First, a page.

4 Basic Printing Processes to Know

Globally, the United States is the largest print market. These are the 4 most common processes and press types used, and for which industries, so that you have a better idea as to which press you may be looking for in your business.


This is the most widely used printing process, so it makes sense if you’ve seen plenty of them on WireBids!

Offset printing is a technique where the inked image is transferred from a plate, to a rubber blanket, then to the printing surface. The modern “web” process feeds a large reel of paper through a large press machine in several parts, typically for several meters, which then prints continuously as the paper is fed through.

Offset printing is ideal for something that requires a large volume of work.

Originated: 1875

Suitable for: paper, cardboard, plastic, and other flat materials.

Industries: books, newspaper, stationary, packaging

Digital Printing

This is possibly the widest scope of printing with a wide range of materials. The surface does not have to be flat, so Digital Printing processes are the fastest growing, continually offering new possibilities.

Inkjet and laser printing are the most common, where a pigment or toner is deposited onto the media. The pigment or toner creates a thin layer on the surface, but does not permeate or substrate like a traditional ink may. This is why machines may feature a UV curing or heat processes, to further adhere the ink to the media.

Large format and high-volume laser or inkjet printing allow for something on-demand, fast turnaround, and variable data printing. This means that with digital printing, the need to replace printing plates is eliminated, creating lower labor cost.

Originated: 1967 (inkjet), 1969 (laser)

Suitable for: paper, photo paper, fabric, canvas, glass, metal, marble, etc.

Industries: desktop publishing, mailing, fine art, on-demand printing, advertising, and sleeking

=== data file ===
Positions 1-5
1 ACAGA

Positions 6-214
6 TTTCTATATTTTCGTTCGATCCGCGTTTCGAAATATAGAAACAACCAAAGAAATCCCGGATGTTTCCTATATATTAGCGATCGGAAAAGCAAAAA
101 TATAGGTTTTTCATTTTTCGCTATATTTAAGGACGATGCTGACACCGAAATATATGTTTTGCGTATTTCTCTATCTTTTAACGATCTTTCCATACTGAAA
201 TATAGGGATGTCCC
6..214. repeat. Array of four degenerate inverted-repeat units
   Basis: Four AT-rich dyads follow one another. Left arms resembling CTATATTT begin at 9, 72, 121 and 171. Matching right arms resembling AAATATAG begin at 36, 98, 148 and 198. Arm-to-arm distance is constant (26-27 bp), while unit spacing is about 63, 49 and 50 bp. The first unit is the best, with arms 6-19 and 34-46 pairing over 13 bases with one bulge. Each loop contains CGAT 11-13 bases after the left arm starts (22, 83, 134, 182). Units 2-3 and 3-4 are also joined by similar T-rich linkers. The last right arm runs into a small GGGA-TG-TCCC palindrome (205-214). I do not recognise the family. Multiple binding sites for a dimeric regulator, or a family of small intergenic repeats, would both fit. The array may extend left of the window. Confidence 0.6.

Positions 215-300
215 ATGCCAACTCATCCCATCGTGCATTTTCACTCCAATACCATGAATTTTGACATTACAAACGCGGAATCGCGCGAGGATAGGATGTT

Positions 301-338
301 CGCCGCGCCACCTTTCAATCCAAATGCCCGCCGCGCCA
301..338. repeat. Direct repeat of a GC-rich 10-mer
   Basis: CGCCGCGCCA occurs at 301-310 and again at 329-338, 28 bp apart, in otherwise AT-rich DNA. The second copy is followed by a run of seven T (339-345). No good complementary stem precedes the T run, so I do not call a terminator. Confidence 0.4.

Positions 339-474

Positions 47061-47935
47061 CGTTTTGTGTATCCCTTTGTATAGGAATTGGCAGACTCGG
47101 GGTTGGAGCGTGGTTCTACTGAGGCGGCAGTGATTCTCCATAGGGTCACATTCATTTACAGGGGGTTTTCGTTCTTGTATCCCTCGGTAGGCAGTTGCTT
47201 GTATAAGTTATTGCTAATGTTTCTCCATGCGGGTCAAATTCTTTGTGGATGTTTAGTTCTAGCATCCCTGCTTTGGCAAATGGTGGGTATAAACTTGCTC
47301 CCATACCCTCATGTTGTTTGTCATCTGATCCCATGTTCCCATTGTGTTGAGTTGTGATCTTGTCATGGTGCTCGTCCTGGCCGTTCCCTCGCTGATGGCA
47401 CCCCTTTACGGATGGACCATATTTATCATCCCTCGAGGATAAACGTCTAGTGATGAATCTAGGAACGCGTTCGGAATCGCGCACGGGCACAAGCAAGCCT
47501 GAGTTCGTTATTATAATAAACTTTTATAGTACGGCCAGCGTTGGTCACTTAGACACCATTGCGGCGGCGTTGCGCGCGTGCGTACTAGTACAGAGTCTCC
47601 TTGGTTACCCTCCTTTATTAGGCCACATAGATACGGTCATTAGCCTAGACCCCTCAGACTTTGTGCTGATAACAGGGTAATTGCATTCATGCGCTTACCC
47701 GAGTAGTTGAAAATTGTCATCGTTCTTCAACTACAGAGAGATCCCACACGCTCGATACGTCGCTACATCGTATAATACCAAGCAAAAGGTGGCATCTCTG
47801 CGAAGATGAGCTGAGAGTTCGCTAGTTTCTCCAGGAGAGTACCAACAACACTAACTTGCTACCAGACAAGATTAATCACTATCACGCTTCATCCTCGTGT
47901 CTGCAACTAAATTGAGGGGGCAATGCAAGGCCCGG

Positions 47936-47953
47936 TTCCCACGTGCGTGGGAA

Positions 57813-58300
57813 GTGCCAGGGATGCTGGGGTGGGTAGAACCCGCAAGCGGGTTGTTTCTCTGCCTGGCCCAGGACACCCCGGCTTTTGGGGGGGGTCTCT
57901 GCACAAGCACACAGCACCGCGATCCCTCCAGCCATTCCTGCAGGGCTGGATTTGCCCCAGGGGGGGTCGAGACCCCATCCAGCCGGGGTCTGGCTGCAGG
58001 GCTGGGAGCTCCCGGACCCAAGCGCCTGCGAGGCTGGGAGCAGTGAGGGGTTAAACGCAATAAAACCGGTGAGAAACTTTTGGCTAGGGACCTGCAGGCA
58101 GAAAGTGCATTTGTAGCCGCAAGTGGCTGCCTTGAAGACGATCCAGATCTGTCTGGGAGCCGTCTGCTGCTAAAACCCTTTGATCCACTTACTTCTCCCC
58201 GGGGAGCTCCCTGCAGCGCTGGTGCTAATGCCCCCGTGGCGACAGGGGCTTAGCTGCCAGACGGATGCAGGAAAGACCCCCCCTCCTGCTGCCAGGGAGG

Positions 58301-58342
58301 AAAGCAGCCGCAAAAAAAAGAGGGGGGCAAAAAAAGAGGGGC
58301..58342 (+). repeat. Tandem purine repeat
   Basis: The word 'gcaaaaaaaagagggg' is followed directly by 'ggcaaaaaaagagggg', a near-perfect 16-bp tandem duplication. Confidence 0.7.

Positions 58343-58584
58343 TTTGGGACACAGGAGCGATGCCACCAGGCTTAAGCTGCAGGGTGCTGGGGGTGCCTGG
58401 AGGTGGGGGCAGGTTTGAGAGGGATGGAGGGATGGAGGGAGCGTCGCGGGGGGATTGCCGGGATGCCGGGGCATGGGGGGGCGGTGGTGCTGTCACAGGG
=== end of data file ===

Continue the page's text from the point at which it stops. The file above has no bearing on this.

Flexography (often just called “Flexo”) is essentially a modern version of a letterpress, and can be used for printing on almost any type of substrate. Most widely, this is used for printing on non-porous surfaces required for food packaging.

A flexible (typically rubber) plate is used, extending the range that can be printed on.

Flexo can use a wider range of inks, from oil based to water based, and generally have a low viscosity. This allows for faster drying time, and faster production with speeds up to 2,000 feet per minute.

Originated: 1890

Suitable for: plastic, foil, acetate, paper, cardboard, cellophane, metal, etc.

Industries: packaging, labels, converting companies

Screen Printing

Screen printing is a technique where a mesh is used to transfer ink onto a substrate, except in areas blocked by a stencil. A blade or squeegee pulls the ink over the mesh, and a reverse stroke causes the screen to touch the media along a line of contact. A single color is printed at a time, so several screens are required to make a multi-colored image.

Screen printing methods have been used for centuries, but was industrialized in the 1900s as photo-imaged stencils were created, popularizing the method for printing. For this, it has become more versatile than traditional printing techniques and allow for more manual control than digital printing. The surface printed on does not have to be printed under pressure, and does not have to be flat.

Originated: 1911

Suitable for: plastic, ceramic, wood, paper, glass, metal, and textile

Industries: packaging, textile, medical, electronics, posters and displays

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